06 February 2018

'Can we call that treason?'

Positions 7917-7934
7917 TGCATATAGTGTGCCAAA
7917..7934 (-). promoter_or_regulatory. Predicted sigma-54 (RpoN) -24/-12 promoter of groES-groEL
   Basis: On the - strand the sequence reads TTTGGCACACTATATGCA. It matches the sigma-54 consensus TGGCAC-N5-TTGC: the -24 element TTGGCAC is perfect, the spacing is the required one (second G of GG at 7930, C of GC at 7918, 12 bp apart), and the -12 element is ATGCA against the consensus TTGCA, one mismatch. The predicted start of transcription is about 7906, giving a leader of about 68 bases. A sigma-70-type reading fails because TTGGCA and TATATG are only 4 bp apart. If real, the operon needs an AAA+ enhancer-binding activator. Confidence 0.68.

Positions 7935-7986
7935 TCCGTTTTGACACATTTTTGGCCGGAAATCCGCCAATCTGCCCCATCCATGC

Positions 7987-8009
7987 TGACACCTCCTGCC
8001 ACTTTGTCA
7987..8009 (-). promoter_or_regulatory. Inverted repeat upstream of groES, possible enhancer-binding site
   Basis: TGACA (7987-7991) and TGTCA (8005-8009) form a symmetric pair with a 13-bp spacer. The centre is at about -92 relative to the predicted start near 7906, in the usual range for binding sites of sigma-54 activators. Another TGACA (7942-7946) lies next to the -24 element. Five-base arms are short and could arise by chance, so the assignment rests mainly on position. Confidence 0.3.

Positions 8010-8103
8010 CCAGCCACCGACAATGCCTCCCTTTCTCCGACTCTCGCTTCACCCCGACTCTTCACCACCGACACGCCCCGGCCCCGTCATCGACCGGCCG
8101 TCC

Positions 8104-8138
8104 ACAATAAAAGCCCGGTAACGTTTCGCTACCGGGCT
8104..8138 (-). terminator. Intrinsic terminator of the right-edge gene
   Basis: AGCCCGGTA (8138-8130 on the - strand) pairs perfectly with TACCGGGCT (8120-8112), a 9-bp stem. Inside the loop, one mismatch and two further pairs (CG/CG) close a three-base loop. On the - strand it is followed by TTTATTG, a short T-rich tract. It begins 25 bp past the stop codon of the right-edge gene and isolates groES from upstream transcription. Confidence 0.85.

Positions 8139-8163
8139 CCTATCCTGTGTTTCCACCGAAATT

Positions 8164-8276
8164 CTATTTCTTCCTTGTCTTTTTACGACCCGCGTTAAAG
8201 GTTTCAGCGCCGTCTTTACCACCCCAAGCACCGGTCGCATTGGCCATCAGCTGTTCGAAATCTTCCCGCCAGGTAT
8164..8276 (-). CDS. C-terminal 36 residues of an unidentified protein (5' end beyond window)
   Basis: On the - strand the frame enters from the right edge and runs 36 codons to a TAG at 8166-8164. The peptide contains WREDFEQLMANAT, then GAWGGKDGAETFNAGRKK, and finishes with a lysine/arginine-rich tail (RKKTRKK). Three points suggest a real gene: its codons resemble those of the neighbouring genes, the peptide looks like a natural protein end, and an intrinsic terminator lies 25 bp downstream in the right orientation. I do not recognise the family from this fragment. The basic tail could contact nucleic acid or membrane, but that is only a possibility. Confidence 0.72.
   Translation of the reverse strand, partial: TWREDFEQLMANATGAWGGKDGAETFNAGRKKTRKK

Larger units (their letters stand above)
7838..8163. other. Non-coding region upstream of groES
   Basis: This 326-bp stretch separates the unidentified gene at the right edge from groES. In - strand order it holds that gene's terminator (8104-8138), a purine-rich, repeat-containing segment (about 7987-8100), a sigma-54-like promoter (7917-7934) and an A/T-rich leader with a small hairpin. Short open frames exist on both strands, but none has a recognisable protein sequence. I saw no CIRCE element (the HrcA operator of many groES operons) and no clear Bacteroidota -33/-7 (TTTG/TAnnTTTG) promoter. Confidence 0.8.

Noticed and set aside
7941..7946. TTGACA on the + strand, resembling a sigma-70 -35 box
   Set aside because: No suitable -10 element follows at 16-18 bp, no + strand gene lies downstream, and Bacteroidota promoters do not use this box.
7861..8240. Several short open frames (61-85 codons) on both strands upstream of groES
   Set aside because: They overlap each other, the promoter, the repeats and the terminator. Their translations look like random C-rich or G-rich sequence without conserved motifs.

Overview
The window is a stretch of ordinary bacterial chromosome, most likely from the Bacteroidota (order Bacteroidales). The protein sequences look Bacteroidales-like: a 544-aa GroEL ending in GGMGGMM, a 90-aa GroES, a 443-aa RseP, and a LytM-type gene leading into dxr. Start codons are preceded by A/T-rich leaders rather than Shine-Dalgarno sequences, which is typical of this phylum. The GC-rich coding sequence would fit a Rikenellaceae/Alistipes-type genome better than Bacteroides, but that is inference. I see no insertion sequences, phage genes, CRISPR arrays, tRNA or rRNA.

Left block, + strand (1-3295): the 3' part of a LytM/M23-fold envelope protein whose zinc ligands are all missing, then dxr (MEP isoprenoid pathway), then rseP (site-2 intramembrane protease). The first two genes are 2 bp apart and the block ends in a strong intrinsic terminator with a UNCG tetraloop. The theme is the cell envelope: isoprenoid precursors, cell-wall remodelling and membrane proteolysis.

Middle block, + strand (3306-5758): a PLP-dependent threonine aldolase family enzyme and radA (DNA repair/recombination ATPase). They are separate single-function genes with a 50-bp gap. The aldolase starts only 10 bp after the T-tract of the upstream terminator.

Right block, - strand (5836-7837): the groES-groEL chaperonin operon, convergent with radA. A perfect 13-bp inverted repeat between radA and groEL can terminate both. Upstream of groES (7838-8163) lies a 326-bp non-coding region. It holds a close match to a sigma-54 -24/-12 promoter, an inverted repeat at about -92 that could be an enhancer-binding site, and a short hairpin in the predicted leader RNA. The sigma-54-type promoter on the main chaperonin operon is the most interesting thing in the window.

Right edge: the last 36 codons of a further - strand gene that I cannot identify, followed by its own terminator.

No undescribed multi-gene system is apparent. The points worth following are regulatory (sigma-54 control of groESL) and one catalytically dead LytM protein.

Yesterday I mentioned in passing that the President has suggested that Democratic congressmen who refused to applaud his annual message to Congress were treasonous. To clarify, Trump cited unnamed others who gave him the idea, and asked, 'Can we call that treason?Why not?...They certainly didn't seem to love our country very much.'  This could very well be the most despicable thing Trump has said as president so far, and he was instantly flamed by both Democrats and dissident Republicans like Sen. Flake, who preemptively shot down the inevitable, 'he was joking' defense by saying, 'Treason is not a punchline.'  Nevertheless, you can still see where Trump is coming from. He believes credit is due him for objectively verifiable improvements in the American economy since his inauguration. He presumably sees the Democrats' refusal to praise him as a refusal to acknowledge that the nation is better off than it was in January 2017. It follows, for Trump and his supporters, that Democrats are less interested in the state of the Union than in expressing their disdain for Donald Trump. Of course, Democrats will dispute whether the country is better off, no doubt mindful that the Dow Jones Industrial Average and the unemployment rate improved steadily over a period characterized by Trump as a time of hardship and 'carnage.'  It can't be denied, however, that there is an irreducible element of ideology and prejudice to Democratic perceptions, just as there is to Republican perceptions. Regardless of whether supply-side economics show the best results by some objective standard, it's clear that Democrats don't want the economy to be governed by supply-side policies that appear to give CEOs and stockholders priority over the working class. Whether or not the world works that way, they don't want it to work that way, just as Republicans refuse to acknowledge even the possibility that collective cooperation might work more efficiently and fairly than competitive individualism because they prefer to live in a competitive, individualistic society. It can be said that the true patriot should embrace whatever works for the nation regardless of ideological prejudices, but that only begs the question of what the nation and the national interest are. President Trump no doubt would like to be seen as a non-partisan, non-ideological, pragmatic patriot, but whether he likes it or not he gave up any claim to be seen that way when he made common cause, in however heterodox a  fashion, with an ideological party. That doesn't mean that anyone else is automatically more patriotic than he is, the inevitable carping from the likes of Sen. Duckworth over his lack of military service notwithstanding. Nor does it absolve anyone from thinking him incapable of objective patriotism by virtue of his social class or line of work. It's a paradox of democracy that it ought to be easy to say what such a nation is and what patriotism means, but because we're a democracy -- or a democratic republic, if you insist, or simply a free country -- it is not.

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